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Claire Moshenberg's picture

I love Seder, and I would never want to give up any of the traditional pieces of the meal, or any of the traditions my family shares. Luckily, I can make Seder less toxic without losing any of the components that I love, and you can too! A few simple changes will drastically reduce toxic chemicals on your table and in your home this Passover.

Photo Credit: Photo by Flickr User ImagineryGirl

Charoset: Apples are a key ingredient in charoset; unfortunately, they’re also a member of the Dirty Dozen, a list of the most pesticide contaminated fruits and vegetables. Minimize toxic chemicals in this beloved dish by using organic apples. If your family uses raisens in their charoset, choose organic raisens as well: grapes are also on the Dirty Dozen list.

Wine and grape juice: Like I mentioned above, grapes are a member of the ominous Dirty Dozen, so it’s important to choose organic grapes, grape juice, and wine when possible. The Jew and the Carrot has recommendations on how to choose an organic Kosher wine for your Seder.

Washing the parsley and bitter herbs: The surface of fruits and veggies can be home to chemicals and pathogens, which is why it’s important to thoroughly wash all your Passover produce, like parsley, particularly if it’s not organic. Rub your fruits and veggies for 30 to 60 seconds under warm running water. Wash inedible peels, like the one on the horseradish; even though you discard the peel, cutting into the fruit or peeling the fruit can transfer chemicals into the fruits flesh through your knife. For edible peels, peeling non-organic fruits and vegetables is an easy way to avoid the chemicals that are absorbed into the peel.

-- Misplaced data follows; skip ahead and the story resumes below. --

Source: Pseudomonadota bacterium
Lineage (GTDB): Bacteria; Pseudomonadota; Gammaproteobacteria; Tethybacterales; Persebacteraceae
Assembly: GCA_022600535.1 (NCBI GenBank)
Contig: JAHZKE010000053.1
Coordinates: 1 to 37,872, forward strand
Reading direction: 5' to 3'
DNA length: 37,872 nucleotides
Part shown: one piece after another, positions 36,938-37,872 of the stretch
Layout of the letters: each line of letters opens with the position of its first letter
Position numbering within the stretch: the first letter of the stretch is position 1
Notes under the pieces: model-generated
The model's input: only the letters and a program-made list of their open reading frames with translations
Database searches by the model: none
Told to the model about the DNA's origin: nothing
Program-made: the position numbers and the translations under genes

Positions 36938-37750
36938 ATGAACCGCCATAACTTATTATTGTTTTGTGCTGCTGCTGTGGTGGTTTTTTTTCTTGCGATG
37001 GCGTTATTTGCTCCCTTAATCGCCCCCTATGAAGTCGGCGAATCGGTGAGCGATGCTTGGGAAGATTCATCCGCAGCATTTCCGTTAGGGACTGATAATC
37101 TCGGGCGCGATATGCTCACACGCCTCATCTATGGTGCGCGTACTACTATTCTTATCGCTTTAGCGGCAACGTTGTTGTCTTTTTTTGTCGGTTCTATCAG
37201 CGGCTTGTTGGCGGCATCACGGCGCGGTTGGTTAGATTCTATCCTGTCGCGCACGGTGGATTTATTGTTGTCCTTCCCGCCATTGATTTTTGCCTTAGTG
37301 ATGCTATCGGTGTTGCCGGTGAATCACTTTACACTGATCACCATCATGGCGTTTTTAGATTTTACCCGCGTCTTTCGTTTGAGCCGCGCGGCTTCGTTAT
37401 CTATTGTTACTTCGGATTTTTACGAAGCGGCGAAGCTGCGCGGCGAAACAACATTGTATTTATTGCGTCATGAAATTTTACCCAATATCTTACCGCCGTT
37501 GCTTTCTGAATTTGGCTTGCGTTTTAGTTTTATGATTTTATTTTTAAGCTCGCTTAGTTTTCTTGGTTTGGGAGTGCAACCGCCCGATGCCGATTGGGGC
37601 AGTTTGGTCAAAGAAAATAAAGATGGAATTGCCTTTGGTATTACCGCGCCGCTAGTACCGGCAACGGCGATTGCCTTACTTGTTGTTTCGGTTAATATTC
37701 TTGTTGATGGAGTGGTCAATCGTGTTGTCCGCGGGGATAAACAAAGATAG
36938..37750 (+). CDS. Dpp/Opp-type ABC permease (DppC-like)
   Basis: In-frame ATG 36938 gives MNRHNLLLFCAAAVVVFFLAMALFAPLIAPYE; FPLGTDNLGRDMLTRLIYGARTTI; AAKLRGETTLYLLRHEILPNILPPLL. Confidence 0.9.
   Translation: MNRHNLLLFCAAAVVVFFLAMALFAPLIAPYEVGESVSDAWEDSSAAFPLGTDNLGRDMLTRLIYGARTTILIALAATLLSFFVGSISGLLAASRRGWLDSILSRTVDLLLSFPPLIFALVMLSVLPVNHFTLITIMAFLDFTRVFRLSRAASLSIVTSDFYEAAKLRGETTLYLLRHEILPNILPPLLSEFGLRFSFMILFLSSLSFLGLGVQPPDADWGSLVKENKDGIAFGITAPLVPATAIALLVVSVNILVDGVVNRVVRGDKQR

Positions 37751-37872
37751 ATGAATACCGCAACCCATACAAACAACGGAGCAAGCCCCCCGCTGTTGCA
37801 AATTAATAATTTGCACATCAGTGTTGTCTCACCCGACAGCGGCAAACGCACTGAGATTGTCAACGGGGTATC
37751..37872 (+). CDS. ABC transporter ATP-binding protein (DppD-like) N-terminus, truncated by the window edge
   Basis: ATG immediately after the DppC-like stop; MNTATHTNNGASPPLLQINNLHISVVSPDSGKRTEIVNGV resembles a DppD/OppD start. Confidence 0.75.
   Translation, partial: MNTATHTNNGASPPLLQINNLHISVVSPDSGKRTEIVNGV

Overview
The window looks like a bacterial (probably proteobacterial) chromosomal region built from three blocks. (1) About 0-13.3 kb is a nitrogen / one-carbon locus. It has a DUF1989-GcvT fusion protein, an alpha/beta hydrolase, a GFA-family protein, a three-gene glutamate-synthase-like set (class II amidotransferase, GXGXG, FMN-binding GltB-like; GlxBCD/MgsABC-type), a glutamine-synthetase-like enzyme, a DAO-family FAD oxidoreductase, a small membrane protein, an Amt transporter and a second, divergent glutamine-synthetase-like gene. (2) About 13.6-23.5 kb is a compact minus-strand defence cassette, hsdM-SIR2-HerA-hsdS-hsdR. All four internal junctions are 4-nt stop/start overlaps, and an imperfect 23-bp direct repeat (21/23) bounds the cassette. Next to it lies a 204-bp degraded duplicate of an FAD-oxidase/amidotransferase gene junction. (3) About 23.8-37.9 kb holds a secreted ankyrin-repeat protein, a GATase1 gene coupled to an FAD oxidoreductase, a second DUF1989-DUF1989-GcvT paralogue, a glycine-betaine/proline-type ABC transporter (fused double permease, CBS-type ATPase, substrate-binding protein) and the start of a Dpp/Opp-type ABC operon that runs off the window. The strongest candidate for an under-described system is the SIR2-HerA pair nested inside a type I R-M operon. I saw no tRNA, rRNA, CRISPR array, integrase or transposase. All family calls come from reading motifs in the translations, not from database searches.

Skip the cans: Buying canned broth for matzoh ball soup, or maybe canned gefilte fish? BPA, a pesky chemical that makes a cameo appearance in almost all canned goods, has been linked to cancer, heart disease, obesity, and a host of other health problems. Skip the cans this Passover! If you have time to make homemade broth, go for it! If not, that’s okay too---try jarred or boxed versions instead.

Rethink disposables: If you can lose the disposable silverware and plates, that’s great. If you can’t, what about losing one of them? Keep your disposable plates, but use regular silverware. Use the restaurant trick of keeping a bowl of hot water by the sink and dump used silverware in the bowl so it’s rinsed and ready for the dishwasher. Or add dishsoap to the water and give your soapy silverware a quick scrub and rinse when the party is over. Try bamboo or unbleached recycled paper products for dishes and napkins. Remember to make recycling obvious by clearly marking your recycling bin.

Lose the shoes: Lower your toxic chemical exposures by asking your guests to leave their shoes at the door. Lead-contaminated soil from the outside creates the majority of lead dust inside our homes. Leaving your shoes at the door can cut your lead dust levels by 60 percent, and also reduce your exposure to pesticides, dust mites, and more. Create a designated space for shoes by the door and make it obvious to your guests by putting up a sign, placing a mat in the space, or putting a few pairs of your own shoes there.


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